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==============================
Import and Export MongoDB Data
==============================

.. default-domain:: mongodb

.. TODO incorporate review/feedback from audit of page after 2.6 to do
   a bit of rewrite on this page.

This document provides an overview of the import and export programs
included in the MongoDB distribution. These tools are useful when you
want to backup or export a portion of your data without capturing the
state of the entire database, or for simple data ingestion cases. For
more complex data migration tasks, you may want to write your own
import and export scripts using a client :term:`driver` to interact
with the database itself. For disaster recovery protection and routine
database backup operation, use full :doc:`database instance backups
</core/backups>`.

.. warning::

   Because these tools primarily operate by interacting with a running
   :program:`mongod` instance, they can impact the performance of your
   running database.

   Not only do these processes create traffic for a running
   database instance, they also force the database to read all data
   through memory. When MongoDB reads infrequently used data, it can
   supplant more frequently accessed data, causing a deterioration in
   performance for the database's regular workload.

.. seealso:: :doc:`/core/backups` or :mms:`MMS Backup Manual </backup>`
   for more information on backing up MongoDB instances. Additionally,
   consider the following references for the MongoDB import/export
   tools:

   - :doc:`/reference/program/mongoimport`
   - :doc:`/reference/program/mongoexport`
   - :doc:`/reference/program/mongorestore`
   - :doc:`/reference/program/mongodump`

Data Import, Export, and Backup Operations
---------------------------------------------

For resilient and non-disruptive backups,
use a file system or block-level disk snapshot function, such as the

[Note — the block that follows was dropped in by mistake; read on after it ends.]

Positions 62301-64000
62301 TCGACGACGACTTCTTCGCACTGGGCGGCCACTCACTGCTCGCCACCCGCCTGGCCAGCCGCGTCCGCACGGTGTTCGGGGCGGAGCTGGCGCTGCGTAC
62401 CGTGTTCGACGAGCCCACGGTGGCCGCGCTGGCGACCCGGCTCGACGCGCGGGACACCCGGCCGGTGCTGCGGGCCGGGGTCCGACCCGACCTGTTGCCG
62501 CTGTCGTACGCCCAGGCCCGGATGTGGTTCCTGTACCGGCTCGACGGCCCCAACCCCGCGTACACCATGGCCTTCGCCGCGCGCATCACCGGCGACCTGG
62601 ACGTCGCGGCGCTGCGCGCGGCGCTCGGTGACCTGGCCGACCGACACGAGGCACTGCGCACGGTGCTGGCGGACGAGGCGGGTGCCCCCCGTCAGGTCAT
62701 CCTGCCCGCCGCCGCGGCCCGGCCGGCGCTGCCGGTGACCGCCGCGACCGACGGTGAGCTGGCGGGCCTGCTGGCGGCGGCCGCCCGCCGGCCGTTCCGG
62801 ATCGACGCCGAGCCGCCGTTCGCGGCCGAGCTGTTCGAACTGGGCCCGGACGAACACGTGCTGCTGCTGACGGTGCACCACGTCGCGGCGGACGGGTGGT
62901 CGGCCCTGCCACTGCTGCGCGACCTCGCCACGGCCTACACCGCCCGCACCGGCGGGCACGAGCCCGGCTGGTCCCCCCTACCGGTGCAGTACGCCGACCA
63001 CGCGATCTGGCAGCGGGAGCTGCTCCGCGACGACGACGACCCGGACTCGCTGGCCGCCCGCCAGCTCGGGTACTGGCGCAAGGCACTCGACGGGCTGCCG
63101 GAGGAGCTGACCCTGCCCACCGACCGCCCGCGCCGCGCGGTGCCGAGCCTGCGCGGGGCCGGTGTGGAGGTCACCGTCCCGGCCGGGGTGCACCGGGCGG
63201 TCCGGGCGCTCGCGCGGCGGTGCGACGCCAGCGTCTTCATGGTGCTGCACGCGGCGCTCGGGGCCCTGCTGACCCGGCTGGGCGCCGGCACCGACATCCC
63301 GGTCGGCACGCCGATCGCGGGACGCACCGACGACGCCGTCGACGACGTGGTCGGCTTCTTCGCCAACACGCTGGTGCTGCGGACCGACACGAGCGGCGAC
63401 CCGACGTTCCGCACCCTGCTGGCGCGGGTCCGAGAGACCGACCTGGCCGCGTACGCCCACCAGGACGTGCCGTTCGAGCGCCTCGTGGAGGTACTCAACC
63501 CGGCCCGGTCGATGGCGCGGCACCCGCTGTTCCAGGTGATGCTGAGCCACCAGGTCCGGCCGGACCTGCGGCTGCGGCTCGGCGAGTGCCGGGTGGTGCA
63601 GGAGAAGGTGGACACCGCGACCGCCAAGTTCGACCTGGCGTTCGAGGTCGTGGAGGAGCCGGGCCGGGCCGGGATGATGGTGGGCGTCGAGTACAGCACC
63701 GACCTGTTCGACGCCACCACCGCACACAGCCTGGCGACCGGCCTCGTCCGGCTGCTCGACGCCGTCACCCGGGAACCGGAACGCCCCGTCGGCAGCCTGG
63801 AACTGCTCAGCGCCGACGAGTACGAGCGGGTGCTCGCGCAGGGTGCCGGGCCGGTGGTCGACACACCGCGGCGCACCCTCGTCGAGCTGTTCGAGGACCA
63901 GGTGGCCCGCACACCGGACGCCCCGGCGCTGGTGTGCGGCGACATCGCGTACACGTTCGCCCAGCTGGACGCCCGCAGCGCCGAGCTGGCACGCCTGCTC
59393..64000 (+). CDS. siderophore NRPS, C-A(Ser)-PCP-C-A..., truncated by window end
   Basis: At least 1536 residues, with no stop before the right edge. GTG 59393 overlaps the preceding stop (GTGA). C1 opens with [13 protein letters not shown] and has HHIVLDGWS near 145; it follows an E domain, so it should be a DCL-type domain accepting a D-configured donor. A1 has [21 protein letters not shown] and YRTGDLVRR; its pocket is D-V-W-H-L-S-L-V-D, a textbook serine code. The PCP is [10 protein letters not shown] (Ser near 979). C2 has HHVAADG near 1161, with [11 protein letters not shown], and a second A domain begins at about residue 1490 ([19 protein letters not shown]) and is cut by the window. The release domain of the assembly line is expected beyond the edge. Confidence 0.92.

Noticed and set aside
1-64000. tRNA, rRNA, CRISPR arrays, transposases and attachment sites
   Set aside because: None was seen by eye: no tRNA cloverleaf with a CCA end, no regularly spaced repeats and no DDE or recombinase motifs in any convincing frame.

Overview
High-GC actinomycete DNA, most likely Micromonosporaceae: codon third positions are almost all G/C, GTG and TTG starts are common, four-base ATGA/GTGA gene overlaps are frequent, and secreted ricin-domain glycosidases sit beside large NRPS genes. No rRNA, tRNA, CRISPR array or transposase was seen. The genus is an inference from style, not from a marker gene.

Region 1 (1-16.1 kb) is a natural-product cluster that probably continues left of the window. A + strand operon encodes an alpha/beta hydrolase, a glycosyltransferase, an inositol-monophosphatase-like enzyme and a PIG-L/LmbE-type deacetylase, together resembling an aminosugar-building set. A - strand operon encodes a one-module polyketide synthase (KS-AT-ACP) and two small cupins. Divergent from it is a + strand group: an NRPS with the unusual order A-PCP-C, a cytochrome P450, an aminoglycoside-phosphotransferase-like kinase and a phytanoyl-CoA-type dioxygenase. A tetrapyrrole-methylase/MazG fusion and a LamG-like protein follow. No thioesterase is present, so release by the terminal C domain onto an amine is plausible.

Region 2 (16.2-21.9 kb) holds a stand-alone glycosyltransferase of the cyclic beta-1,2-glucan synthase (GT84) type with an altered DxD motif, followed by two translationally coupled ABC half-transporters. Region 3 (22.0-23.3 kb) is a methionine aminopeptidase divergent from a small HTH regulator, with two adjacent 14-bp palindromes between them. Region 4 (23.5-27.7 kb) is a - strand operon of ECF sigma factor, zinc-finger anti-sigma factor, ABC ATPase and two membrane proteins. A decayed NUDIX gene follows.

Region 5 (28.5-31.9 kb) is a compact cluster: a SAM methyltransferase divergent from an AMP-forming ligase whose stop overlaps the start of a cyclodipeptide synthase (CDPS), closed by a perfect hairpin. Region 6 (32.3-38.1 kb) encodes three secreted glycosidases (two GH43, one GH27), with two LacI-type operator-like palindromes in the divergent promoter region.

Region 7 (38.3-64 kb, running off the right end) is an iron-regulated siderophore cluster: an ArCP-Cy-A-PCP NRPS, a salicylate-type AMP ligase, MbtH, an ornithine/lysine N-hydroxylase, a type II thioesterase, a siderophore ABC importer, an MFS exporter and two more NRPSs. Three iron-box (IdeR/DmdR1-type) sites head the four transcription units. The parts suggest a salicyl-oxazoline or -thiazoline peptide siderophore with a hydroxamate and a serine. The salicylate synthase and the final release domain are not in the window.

methods described in the :doc:`/core/backups` document. The
tools and operations discussed provide functionality that is useful in
the context of providing some kinds of backups.

In contrast, use import and export tools to backup a small subset of
your data or to move data to or from a third party system. These backups may
capture a small crucial set of data or a frequently modified section of
data for extra insurance, or for ease of access.

.. include:: /includes/warning-type-fidelity-loss.rst

No matter how you decide to import or export your data, consider the
following guidelines:

- Label files so that you can identify the contents of the export or
  backup as well as the point in time the export/backup reflect.

- Do not create or apply exports if the backup process itself will
  have an adverse effect on a production system.

- Make sure that they reflect a consistent data state. Export or backup
  processes can impact data integrity (i.e. type fidelity) and
  consistency if updates continue during the backup process.

- Test backups and exports by restoring and importing to ensure that
  the backups are useful.

Human Intelligible Import/Export Formats
----------------------------------------

This section describes a process to import/export a collection to a
file in a :term:`JSON` or :term:`CSV` format.

The examples in this section use the MongoDB tools
:doc:`/reference/program/mongoimport` and
:doc:`/reference/program/mongoexport`. These tools may also be useful
for importing data into a MongoDB database from third party
applications.

If you want to simply copy a database or collection from one instance
to another, consider using the :dbcommand:`copydb`, :dbcommand:`clone`,
or :dbcommand:`cloneCollection` commands, which may be more suited to
this task. The :program:`mongo` shell provides the
:method:`db.copyDatabase()` method.

Collection Export with :program:`mongoexport`
~~~~~~~~~~~~~~~~~~~~~~~~~~~~~~~~~~~~~~~~~~~~~

.. include:: /includes/warning-type-fidelity-loss.rst

With the :program:`mongoexport` utility you can create a backup
file. In the most simple invocation, the command takes the following
form:

.. code-block:: sh